- Futures rise 22 percent in all-time largest rally for period
- Market `is reacting a little bit' to chance of cold in January
Christmas finally arrived for natural gas bulls.
Gas futures surged 22 percent from mid-month to Monday, the biggest rally ever for the period in New York Mercantile Exchange data going back to 1990. Prices rebounded from a 16-year low 11 days ago on speculation that colder weather in January will stoke demand and help ease a supply glut. Berkshire Hathaway Inc.’s Northern Natural Gas pipeline said Monday that storms are affecting transportation of the fuel in the Rockies, Oklahoma, West Texas and New Mexico.
Temperatures across most of the Midwest and East Coast will drop to seasonal levels Jan. 2 through Jan. 6, said Commodity Weather Group LLC. The low in Chicago on Jan. 4 will be 18 degrees Fahrenheit (minus 8 Celsius), 1 below average, AccuWeather Inc.’s website showed.
“The market is reacting a little bit to the prospect of lower temperatures in the next couple of weeks,” said Santiago Diaz, energy trading associate at FCStone Latin America LLC in Miami. “Traders that were short are probably covering those positions, maybe realizing some of the gains to report at the end of the year or to get some spending money.”
Gas futures for January delivery jumped 19.9 cents, or 9.8 percent, to $2.228 per million British thermal units on the Nymex, the highest close since Dec. 1 and the most since Oct. 29. Prices had dropped to $1.755 on Dec. 17, the lowest settlement since March 1999. January options expire Monday and the futures contracts for the month expire Tuesday.
January $2.10 puts were the most active options in electronic trading, dropping 9.1 cents to 0.1 cent on volume of 1,304 at 3:08 p.m. while $2.20 calls for the same month rose 2.5 cents to 3 cents.
As the January options and futures contracts expire, “we may see some volatility at the front of the curve as books are squared in those instruments amid declining volumes and open interest,” Tim Evans, an energy analyst at Citi Futures Perspective in New York, said in a note to clients Monday.
Cold weather and storms are sweeping parts of the West and Midwest. The weather is lifting demand for the power-plant and heating fuel while also curtailing some supply.
Gas deliveries to customers climbed to 87 billion cubic feet on Monday, up 11 percent from a week earlier, PointLogic Energy data show. Consumption rose among power generators and residential and commercial users.
The storms in western Texas and New Mexico are affecting “supply deliverability,” Laura Demman, a spokeswoman for Northern, said Monday in a telephone interview.
Kinder Morgan Inc.’s El Paso Natural Gas pipeline issued a warning to customers that supply from Texas’ Permian Basin and New Mexico’s San Juan Basin were flowing below scheduled rates, according to a website notice.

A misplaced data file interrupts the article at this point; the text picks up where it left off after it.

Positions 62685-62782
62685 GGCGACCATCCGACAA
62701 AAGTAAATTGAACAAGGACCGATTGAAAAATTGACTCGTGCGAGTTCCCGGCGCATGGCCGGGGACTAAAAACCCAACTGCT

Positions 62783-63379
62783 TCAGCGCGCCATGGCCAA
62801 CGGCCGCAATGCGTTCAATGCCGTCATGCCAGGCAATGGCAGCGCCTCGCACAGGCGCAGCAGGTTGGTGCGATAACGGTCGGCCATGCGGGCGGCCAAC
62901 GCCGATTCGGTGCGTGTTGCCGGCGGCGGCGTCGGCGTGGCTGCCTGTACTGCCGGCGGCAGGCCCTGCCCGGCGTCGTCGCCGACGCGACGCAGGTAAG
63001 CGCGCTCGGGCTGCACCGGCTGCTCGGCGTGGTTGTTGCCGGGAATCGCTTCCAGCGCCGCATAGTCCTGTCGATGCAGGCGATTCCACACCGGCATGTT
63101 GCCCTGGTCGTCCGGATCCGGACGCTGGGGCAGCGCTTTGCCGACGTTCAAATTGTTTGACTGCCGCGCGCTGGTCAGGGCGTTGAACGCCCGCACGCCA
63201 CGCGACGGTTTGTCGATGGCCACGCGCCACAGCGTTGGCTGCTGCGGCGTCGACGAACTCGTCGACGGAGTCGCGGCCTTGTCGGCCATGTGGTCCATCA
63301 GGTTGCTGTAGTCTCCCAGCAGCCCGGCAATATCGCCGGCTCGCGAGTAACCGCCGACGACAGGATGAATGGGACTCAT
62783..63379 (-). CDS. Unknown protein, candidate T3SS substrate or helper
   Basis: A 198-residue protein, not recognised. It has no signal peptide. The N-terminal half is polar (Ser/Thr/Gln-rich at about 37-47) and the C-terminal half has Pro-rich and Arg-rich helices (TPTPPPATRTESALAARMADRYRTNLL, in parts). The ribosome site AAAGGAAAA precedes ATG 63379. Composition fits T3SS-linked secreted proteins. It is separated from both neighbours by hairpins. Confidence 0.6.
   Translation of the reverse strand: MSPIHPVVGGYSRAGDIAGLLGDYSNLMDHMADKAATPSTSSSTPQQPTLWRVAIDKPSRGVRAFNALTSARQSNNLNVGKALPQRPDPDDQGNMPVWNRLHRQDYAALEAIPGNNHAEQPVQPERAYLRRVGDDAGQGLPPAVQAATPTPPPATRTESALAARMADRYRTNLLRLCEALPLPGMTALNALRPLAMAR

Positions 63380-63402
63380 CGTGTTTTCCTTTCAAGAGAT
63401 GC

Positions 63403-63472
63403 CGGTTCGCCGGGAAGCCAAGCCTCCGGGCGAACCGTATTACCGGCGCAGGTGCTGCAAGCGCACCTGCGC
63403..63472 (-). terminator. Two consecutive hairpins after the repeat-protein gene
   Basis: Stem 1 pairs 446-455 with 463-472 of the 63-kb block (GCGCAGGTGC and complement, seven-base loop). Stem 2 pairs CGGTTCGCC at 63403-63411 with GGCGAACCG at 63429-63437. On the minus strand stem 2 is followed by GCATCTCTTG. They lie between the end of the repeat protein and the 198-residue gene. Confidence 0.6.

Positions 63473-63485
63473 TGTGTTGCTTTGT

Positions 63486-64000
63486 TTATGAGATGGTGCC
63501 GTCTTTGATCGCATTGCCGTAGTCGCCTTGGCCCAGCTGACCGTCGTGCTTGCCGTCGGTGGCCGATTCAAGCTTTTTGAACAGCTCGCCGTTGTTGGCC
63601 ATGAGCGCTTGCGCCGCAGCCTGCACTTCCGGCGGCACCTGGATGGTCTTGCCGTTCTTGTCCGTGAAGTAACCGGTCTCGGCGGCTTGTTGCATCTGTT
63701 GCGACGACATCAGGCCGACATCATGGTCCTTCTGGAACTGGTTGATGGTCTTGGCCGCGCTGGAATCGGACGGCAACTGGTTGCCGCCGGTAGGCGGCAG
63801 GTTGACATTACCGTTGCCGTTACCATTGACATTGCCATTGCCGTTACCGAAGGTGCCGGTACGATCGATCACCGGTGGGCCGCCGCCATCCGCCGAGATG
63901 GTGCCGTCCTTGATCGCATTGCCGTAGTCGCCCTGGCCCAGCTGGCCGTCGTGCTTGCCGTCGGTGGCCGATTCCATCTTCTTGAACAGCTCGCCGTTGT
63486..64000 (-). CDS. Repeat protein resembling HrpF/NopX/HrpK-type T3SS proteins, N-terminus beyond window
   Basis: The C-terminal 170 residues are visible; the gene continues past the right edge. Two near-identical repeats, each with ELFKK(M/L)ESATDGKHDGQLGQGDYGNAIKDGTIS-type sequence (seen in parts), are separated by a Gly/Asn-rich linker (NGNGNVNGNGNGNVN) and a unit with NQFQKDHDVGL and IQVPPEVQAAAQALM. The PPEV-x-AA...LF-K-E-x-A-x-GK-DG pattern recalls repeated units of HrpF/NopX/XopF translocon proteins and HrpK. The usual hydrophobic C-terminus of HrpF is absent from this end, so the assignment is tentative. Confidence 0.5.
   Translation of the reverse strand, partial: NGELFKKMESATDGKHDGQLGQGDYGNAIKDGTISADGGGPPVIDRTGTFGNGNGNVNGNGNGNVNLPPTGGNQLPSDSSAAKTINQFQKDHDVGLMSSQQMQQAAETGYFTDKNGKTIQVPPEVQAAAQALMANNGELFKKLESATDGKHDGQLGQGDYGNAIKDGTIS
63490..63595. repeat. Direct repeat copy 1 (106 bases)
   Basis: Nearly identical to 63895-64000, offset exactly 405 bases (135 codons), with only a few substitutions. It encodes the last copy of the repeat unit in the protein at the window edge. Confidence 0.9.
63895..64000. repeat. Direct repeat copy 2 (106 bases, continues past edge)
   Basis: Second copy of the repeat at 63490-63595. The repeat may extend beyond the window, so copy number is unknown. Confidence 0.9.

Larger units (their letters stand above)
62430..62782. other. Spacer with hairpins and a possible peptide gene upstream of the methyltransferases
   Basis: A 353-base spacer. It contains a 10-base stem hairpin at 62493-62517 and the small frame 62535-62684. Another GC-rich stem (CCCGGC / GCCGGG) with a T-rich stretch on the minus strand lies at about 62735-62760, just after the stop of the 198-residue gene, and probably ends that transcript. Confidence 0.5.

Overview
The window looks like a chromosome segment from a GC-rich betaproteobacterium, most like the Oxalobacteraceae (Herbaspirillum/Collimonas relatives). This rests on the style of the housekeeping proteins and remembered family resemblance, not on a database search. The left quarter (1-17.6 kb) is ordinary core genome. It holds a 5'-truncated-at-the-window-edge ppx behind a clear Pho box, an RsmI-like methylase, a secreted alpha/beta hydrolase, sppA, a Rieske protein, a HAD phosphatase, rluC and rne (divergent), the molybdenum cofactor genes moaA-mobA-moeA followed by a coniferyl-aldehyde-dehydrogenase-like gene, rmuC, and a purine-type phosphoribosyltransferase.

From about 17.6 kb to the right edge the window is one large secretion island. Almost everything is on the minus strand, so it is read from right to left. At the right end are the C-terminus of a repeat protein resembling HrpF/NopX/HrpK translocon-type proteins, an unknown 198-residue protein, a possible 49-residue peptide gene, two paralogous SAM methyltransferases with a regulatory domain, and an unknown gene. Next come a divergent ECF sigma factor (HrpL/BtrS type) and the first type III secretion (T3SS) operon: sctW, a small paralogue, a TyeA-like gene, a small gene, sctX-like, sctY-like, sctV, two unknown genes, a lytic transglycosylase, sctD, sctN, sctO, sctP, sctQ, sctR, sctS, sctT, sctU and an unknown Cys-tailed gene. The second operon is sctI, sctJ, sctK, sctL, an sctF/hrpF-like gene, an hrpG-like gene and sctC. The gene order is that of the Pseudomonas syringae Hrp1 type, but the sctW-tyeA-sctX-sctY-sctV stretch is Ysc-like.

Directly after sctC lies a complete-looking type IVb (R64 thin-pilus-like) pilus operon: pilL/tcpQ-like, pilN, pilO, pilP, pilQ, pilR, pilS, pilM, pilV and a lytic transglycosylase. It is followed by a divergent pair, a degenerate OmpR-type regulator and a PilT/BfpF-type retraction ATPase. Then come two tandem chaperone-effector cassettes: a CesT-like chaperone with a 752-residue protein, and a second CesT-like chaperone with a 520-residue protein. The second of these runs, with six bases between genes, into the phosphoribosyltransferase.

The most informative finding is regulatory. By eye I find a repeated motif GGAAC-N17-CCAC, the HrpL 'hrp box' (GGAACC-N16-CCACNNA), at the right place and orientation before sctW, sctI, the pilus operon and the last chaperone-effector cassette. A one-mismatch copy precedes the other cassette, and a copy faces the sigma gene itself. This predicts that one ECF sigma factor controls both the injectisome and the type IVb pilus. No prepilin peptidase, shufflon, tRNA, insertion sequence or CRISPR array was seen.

The spot price for gas delivered into El Paso’s pipeline system south of the Blanco, New Mexico, compressor station jumped 75 percent to $2.9219 on the Intercontinental Exchange. Gas there typically trades at a discount to the Henry Hub in Louisiana, the delivery point for New York futures. Instead, gas was being sold at Blanco for 84 cents more, the biggest premium to the benchmark since March 2014.
“It took two months, but winter is finally here and natural gas futures are moving along with them,” Aaron Calder, senior market analyst at Gelber & Associates in Houston, said in a note to clients Monday. “The demand situation still has a long way to go before the supply glut is dealt with, but this is an encouraging start.”
Equity investors aren’t buying the gas rally. While the front-month futures have rallied over the past two weeks, the forward curve has shown relatively little gain, with prices staying below $3 per million Btu until December 2017. Consol Energy Inc. shares dropped 10 percent to $7.785 at 3:11 p.m. in New York and Chesapeake Energy Corp. slumped 8.4 percent to $4.076.
Gas inventories probably fell by 42 billion cubic feet last week, based on the median of four analyst estimates compiled by Bloomberg. The five-year average decline for the period is a withdrawal of 95 billion. The U.S. Energy Information Administration is scheduled to release its next gas inventory report on Dec. 31.
Stockpiles totaled 3.814 trillion on Dec. 18, 12.1 percent higher than the five-year norm for the time of the year, EIA data show. That’s the biggest such supply surplus since March 2013.
The pace of storage withdrawals will pick up in coming weeks, jumping to triple-digit levels in the first two weeks of January, Evans said. “While cooler temperatures will mean larger net withdrawals from storage in the weeks ahead, we still expect the drain on working gas inventories to average somewhat below five-year average rates.”